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O'Dowd, Ciara Publication Date 2016-05-11 Ite PDF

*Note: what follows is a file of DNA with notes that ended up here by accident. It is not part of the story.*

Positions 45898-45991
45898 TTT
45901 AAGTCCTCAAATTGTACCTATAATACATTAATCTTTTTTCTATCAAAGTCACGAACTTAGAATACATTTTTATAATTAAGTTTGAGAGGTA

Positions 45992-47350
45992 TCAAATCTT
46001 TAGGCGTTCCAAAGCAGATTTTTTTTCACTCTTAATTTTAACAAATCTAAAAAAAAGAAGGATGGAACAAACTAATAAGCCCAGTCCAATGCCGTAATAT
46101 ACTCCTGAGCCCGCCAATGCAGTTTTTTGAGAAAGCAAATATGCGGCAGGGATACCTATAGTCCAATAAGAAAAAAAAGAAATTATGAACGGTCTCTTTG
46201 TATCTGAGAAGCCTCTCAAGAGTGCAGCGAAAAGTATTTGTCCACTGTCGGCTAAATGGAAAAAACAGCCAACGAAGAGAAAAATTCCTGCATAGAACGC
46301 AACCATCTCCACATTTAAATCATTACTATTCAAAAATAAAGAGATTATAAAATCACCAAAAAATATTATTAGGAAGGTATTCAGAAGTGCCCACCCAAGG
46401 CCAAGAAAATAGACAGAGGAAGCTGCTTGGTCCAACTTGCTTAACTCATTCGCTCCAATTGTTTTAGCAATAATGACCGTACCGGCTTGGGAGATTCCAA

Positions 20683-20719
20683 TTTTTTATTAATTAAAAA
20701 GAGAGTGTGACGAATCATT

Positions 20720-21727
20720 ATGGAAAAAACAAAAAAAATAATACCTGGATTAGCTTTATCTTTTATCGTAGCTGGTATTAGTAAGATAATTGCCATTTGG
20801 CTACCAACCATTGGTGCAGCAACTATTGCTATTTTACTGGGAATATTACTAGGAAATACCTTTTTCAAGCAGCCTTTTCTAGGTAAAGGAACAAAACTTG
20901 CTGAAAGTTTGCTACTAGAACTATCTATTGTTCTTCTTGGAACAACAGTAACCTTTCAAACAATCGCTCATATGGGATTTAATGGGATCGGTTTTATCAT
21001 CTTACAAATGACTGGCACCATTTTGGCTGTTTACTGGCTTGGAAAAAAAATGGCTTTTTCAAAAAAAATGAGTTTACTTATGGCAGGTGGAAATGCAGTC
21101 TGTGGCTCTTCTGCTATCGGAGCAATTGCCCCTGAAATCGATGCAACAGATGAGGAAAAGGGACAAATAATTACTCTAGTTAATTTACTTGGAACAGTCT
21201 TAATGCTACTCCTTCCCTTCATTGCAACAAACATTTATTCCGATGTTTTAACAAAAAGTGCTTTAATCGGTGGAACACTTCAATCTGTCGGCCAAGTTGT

308 Pages·2017·2.83 MB·English